Tuesday, 8 September 2015

Monday, August 31st, 2015

Monday, August 31st, 2015
Toronto, Ontario

Come To Terms

I had come to terms with one thing about our little chanting party that makes its merry way regularly through streets of pedestrians. The group, like today, consisting of three monks, one nun, and a layman by the name of Patrick, are not a particularly "loud-sounding" group of singers. I suppose I can belch it out to the accompaniment of a resounding mrdanga sound but everyone else....?

This is not to blow my own horn but the others are by nature more soft-toned as well as more soft-spoken. So, the resolve in my mind is that we agree to not be a boisterous group but to be what we are - a bunch of mellow fellows.

Since I'll be leaving soon for a historic walk I thought, "Let's see what it looks like when I'm not there. Can we assemble a meaningful procession to go up Bloor Street? No! Then let's settle for a milder approach, sit on the grass and let our song run like smooth molasses."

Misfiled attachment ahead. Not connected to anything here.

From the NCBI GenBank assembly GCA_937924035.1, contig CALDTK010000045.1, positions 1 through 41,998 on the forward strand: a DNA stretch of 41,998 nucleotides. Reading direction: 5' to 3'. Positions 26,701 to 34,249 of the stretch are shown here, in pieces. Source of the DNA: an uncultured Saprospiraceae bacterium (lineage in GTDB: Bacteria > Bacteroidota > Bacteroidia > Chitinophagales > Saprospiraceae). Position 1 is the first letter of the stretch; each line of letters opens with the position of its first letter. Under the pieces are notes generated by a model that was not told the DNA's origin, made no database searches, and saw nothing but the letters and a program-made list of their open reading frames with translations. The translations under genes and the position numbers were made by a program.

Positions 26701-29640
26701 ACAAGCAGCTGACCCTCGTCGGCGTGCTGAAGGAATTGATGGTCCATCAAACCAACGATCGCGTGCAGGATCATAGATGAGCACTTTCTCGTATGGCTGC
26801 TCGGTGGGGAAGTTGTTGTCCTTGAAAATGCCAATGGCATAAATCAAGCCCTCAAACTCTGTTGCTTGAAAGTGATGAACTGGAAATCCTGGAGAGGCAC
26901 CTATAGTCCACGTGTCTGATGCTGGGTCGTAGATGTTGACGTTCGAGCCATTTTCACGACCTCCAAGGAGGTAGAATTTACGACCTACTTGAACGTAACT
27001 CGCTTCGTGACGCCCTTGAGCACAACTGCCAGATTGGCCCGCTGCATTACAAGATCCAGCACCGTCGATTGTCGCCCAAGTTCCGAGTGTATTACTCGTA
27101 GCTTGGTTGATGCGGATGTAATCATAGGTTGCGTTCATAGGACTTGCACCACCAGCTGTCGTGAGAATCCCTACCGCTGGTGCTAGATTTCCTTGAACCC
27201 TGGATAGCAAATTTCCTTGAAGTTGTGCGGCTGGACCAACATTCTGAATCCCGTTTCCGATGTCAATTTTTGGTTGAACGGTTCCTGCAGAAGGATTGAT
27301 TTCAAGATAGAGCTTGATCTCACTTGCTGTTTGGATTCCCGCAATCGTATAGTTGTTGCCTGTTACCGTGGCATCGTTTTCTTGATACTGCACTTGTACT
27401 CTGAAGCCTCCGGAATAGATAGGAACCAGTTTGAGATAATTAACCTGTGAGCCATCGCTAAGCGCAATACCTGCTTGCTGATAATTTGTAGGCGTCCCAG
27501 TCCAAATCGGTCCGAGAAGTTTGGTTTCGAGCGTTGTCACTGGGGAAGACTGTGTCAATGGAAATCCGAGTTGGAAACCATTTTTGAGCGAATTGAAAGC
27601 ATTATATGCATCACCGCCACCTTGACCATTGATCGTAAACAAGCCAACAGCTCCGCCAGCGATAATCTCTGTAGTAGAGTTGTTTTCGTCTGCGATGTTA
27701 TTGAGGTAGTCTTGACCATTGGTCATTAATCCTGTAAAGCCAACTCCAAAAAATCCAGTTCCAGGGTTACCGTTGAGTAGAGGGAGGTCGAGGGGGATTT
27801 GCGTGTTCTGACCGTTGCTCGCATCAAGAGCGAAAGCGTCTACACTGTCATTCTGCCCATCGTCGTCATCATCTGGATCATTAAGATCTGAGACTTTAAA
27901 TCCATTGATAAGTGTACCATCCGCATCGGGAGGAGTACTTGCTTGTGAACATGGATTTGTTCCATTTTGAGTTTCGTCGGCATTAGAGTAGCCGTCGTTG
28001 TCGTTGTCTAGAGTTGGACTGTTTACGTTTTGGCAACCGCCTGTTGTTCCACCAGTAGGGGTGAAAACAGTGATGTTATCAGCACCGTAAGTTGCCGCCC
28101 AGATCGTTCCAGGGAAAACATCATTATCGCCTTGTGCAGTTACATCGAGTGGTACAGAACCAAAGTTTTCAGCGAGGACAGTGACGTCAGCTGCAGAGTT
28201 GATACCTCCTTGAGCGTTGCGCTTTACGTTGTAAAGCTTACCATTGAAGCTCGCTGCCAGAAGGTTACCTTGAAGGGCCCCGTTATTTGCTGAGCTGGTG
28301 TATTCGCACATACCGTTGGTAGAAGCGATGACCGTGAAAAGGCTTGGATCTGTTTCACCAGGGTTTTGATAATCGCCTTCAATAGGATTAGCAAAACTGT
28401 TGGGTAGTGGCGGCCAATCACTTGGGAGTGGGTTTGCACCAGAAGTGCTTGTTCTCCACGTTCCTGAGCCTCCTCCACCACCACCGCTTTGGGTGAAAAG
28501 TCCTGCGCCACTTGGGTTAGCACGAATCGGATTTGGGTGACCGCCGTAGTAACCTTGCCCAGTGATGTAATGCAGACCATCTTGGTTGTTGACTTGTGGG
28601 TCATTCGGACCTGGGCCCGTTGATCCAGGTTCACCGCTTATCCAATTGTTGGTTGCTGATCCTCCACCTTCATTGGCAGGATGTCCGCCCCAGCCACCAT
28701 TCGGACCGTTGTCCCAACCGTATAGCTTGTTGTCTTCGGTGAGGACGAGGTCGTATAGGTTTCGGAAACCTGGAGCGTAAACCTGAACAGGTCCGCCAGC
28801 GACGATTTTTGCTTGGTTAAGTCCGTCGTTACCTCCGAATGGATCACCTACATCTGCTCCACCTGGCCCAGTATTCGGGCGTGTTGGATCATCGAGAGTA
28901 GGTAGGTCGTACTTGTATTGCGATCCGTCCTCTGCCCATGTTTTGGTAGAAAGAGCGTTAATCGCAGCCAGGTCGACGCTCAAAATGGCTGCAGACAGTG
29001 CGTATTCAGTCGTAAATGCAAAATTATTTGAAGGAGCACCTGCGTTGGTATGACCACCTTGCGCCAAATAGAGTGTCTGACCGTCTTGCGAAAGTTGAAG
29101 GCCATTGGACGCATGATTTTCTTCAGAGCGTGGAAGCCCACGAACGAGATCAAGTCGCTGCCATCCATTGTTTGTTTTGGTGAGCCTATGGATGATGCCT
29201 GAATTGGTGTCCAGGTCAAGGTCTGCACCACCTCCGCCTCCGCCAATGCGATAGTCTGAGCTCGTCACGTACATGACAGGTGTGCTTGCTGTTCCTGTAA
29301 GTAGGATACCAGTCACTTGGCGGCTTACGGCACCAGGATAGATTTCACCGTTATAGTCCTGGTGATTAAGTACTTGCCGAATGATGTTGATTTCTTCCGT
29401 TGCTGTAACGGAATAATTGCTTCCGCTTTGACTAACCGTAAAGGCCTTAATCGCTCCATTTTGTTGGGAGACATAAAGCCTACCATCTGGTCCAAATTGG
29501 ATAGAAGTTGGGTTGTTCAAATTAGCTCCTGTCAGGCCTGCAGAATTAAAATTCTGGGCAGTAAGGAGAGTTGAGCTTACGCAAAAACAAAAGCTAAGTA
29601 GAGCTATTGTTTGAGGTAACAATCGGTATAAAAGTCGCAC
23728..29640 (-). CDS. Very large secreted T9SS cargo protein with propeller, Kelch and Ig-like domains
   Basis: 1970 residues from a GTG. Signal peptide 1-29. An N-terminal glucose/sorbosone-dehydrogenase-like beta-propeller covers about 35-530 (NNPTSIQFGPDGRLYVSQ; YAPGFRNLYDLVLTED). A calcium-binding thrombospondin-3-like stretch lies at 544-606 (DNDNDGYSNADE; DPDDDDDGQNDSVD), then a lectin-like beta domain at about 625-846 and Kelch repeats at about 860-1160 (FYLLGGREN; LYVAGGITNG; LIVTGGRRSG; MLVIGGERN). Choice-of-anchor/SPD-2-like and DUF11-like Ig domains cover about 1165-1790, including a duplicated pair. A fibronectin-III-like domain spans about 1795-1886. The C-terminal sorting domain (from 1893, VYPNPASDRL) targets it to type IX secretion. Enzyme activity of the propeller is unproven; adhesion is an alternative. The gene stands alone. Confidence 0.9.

So, to Christie Pitts Park we went this evening and delivered, or rather, tested the waters. We plopped ourselves onto the grass next to a small oak and sang. Two drums played with light thumps and one kartal (hand cymbal). During this time, the whole hour, what appeared to be a lost, homeless character had been in a daze while seated on a park bench. He kept looking our way. From the ample distance away, approval or rejection from him was not easy to discern.

Our group did what our alotted time could and as we were about to leave the fellow came over, again a bit dazed and perhaps traumatized by a ruthless world, and handed me a roll of quarters. It was done so nonchalantly. He turned and went off. I asked one of the boys to run after him and hand him one of our books for his edification but, "no, not interested". The mantras we sing were enough for him to appreciate, I imagine.

Perhaps a point was proven. A small group can choose a spot to sit down, chant with all their heart, in mild format, and people will love it.

May the Source be with you!

6 km


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